U.S. Secretary of State Mike Pompeo is traveling to Qatar for the beginning of long-stalled peace negotiations between the Taliban and Kabul to end the nearly two-decade-old Afghanistan war, President Donald Trump announced on Thursday.
Trump’s comments came on the eve of the 19th anniversary of the September 11, 2001, terrorist attacks that sparked the Afghanistan war.
“The negotiations are the result of a bold diplomatic effort,” Trump told reporters, referring to the Afghan government-Taliban talks, known as the intra-Afghan negotiations, expected to begin this weekend.
In recent years, Trump administration officials played “an important role in bringing the [Afghan warring] party’s together to end the decades-long war,” the commander-in-chief proclaimed. “It’s been going on for almost 20 years. Long before I got involved.”
Since mid-2018, the Trump administration has been trying to negotiate an end to the Afghanistan conflict that began in October 2001. The Taliban had long refused to engage in talks with the U.S.-backed government in Kabul, dismissing it as an illegitimate American puppet. However, the Taliban, Qatar, and the Afghan government all confirmed that the intra-Afghan negotiations would begin this weekend. The United States and the Taliban signed a peace deal in February that laid out the upcoming talks.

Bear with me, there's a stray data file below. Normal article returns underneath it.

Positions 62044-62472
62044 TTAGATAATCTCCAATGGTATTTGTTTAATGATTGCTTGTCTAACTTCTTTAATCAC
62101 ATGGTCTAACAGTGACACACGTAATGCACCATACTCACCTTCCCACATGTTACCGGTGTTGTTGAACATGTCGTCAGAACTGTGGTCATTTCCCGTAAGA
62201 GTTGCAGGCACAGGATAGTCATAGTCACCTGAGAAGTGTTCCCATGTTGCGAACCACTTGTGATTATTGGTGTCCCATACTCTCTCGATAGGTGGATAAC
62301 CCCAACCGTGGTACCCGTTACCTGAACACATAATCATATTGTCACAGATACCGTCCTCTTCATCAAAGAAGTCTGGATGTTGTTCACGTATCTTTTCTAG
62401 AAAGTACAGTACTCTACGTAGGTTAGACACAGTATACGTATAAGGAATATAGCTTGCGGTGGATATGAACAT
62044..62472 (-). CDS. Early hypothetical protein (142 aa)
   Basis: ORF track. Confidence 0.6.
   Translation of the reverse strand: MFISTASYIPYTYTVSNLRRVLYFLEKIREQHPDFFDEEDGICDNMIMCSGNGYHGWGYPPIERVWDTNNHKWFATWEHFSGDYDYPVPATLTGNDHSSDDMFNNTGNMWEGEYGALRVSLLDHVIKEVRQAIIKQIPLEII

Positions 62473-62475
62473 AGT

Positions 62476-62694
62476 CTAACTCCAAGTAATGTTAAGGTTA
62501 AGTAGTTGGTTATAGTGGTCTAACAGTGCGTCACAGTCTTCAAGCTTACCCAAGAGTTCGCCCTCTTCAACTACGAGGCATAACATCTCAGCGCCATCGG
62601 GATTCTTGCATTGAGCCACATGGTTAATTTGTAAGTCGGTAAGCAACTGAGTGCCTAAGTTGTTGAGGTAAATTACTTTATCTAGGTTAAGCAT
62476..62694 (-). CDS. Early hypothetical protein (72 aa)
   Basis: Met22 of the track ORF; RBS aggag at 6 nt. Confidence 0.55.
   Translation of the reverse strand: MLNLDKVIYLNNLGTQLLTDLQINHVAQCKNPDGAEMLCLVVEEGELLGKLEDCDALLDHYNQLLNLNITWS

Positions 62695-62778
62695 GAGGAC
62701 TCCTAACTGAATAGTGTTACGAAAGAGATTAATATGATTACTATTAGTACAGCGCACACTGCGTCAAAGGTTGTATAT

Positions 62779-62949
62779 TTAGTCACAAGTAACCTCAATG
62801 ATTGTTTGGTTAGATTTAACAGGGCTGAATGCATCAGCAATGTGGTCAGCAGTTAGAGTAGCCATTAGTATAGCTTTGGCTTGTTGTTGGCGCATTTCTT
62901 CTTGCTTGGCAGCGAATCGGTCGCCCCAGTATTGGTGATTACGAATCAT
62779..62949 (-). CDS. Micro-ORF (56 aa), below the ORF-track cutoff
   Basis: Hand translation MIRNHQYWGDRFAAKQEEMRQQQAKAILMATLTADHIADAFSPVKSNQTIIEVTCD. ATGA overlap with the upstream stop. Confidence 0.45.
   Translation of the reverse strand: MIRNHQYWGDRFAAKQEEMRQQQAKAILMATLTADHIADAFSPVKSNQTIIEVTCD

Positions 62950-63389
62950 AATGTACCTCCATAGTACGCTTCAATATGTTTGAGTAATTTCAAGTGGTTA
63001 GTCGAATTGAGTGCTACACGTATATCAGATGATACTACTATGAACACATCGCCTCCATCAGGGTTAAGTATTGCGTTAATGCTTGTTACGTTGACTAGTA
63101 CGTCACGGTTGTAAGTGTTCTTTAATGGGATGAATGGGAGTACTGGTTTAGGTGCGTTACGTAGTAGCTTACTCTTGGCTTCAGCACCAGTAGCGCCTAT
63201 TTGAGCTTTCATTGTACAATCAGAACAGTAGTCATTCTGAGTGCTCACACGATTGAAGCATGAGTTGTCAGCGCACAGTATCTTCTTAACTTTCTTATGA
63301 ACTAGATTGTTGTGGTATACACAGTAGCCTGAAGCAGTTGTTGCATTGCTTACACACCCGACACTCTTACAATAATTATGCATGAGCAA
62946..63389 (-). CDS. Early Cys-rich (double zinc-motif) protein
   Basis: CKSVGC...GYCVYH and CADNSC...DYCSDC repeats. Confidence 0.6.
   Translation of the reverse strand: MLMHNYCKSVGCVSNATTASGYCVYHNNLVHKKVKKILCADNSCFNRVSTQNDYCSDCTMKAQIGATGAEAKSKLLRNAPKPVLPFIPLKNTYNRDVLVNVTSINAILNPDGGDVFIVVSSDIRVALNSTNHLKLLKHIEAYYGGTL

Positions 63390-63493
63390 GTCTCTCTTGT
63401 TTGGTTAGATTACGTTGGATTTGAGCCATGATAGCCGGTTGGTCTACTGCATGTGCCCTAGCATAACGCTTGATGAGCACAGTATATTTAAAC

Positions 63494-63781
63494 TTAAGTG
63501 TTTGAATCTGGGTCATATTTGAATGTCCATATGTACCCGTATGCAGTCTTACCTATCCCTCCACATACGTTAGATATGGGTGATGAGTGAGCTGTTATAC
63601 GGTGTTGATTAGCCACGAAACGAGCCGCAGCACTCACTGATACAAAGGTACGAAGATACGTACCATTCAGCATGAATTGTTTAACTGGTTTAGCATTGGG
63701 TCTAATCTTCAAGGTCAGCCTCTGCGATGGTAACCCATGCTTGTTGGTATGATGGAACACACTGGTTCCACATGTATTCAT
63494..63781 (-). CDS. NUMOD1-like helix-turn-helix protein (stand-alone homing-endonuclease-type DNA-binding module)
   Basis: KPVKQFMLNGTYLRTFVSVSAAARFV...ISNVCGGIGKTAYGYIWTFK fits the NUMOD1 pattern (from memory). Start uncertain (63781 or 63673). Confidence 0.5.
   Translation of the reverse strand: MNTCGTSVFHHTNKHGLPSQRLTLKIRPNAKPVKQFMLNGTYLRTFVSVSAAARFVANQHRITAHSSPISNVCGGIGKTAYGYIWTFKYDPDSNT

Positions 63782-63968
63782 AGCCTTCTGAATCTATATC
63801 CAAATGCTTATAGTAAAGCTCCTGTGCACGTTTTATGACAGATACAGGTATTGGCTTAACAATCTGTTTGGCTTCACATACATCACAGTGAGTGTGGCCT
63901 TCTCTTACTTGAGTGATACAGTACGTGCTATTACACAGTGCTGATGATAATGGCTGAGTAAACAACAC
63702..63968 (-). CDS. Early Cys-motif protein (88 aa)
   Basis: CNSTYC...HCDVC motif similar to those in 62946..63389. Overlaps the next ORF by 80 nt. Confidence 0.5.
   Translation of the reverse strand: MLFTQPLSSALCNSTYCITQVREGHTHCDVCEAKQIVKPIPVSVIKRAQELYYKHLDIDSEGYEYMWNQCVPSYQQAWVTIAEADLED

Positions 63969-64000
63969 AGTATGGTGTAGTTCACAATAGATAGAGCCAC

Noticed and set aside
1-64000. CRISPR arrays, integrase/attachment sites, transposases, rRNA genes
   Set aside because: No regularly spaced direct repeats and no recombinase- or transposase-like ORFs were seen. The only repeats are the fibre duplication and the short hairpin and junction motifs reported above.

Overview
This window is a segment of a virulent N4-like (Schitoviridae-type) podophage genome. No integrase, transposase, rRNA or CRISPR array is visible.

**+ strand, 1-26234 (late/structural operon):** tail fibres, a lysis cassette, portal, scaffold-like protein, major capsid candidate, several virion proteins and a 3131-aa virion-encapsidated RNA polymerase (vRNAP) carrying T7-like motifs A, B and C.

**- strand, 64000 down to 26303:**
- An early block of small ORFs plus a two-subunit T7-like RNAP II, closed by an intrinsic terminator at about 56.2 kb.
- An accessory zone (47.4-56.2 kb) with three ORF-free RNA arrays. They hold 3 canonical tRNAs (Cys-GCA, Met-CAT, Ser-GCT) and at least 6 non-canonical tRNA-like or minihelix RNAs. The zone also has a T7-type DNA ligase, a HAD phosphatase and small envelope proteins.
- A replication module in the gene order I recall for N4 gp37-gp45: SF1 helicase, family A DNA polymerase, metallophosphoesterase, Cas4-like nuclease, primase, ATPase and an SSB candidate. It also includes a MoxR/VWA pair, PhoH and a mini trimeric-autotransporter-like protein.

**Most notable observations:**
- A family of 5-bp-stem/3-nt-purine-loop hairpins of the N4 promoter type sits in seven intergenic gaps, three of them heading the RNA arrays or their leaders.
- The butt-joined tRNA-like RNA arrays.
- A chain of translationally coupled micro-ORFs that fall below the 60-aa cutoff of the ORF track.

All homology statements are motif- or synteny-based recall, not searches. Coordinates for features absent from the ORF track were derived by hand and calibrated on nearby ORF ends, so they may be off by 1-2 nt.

“A lot of people thought that my natural instinct is war. No, my natural instinct is actually peace,” Trump said.
“We’re getting along very, very well with the Taliban and very well with Afghanistan and its representatives, and we’ll see how it all goes,” the president added. “It’s a negotiation, but Secretary of State Mike Pompeo will be departing in a little while, so I think it’s very exciting news.”
Former President Barack Obama’s administration attempted to bring peace to Afghanistan but failed. The vast majority of the 2,312 American military fatalities and 20,665 injuries in Afghanistan, as reported by the Pentagon, took place under Obama’s watch.
“Since February, we haven’t had a death in Afghanistan … that’s a record for many years, not a death,” Trump noted Thursday.
Shortly, the U.S. will reduce its military footprint to 4,000, “the smallest” number of American troops in Afghanistan since the war began, Trump said.
The withdrawal of American troops is not contingent upon the success of the negotiations. Instead, it is dependant on the Taliban’s commitments under the February deal to fight its Islamic State (ISIS/ISIL) rivals and ensure that Afghanistan doe not become a staging ground again for attacks against America and its allies.
Under the terms of the agreement, the Taliban is also supposed to sever ties with al-Qaeda. However, the United Nations reported that, as of the end of May, the Taliban narco-jihadis continued to back al-Qaeda.
In October 2001, American troops invaded Afghanistan because the Taliban regime in power at the time was harboring al-Qaeda, the group behind the 9/11 attacks. U.S. troops ousted the Taliban soon after entering the country, but the terrorist group, alongside al-Qaeda and other jihadi organizations, have since been fighting to regain power.